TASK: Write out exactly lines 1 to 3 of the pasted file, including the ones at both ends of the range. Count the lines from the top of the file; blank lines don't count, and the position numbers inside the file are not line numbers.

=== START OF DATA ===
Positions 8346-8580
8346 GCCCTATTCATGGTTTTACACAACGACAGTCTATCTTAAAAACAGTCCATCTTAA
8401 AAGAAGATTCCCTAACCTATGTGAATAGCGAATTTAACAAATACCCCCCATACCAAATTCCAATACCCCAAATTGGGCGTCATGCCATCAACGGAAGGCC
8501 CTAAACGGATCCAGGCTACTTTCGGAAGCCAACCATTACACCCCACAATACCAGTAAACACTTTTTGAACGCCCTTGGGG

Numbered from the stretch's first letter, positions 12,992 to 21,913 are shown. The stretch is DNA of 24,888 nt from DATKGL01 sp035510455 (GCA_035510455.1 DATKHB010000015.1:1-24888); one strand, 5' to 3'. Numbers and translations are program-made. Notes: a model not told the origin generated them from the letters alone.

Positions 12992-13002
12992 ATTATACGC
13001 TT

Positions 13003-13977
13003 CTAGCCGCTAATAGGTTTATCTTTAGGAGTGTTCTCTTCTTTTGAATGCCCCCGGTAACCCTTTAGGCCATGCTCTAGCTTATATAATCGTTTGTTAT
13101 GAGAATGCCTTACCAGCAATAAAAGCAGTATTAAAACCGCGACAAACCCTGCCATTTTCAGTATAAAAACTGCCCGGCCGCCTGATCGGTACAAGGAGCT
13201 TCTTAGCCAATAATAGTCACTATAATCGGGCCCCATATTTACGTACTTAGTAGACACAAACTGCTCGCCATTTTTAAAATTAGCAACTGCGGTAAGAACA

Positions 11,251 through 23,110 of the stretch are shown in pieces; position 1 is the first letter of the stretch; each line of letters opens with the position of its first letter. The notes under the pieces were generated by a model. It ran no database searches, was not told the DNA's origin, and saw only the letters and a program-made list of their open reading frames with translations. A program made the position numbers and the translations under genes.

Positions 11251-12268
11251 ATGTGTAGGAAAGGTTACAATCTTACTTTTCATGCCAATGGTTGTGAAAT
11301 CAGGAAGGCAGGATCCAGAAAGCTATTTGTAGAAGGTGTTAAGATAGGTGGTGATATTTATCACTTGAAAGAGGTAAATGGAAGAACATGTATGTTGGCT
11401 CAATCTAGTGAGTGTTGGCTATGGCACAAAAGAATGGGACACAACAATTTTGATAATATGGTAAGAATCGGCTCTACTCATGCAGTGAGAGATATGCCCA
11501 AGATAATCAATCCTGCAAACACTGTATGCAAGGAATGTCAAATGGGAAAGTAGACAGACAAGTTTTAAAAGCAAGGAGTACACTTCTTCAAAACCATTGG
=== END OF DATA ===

Positions 8346-8580
8346 GCCCTATTCATGGTTTTACACAACGACAGTCTATCTTAAAAACAGTCCATCTTAA
8401 AAGAAGATTCCCTAACCTATGTGAATAGCGAATTTAACAAATACCCCCCATACCAAATTCCAATACCCCAAATTGGGCGTCATGCCATCAACGGAAGGCC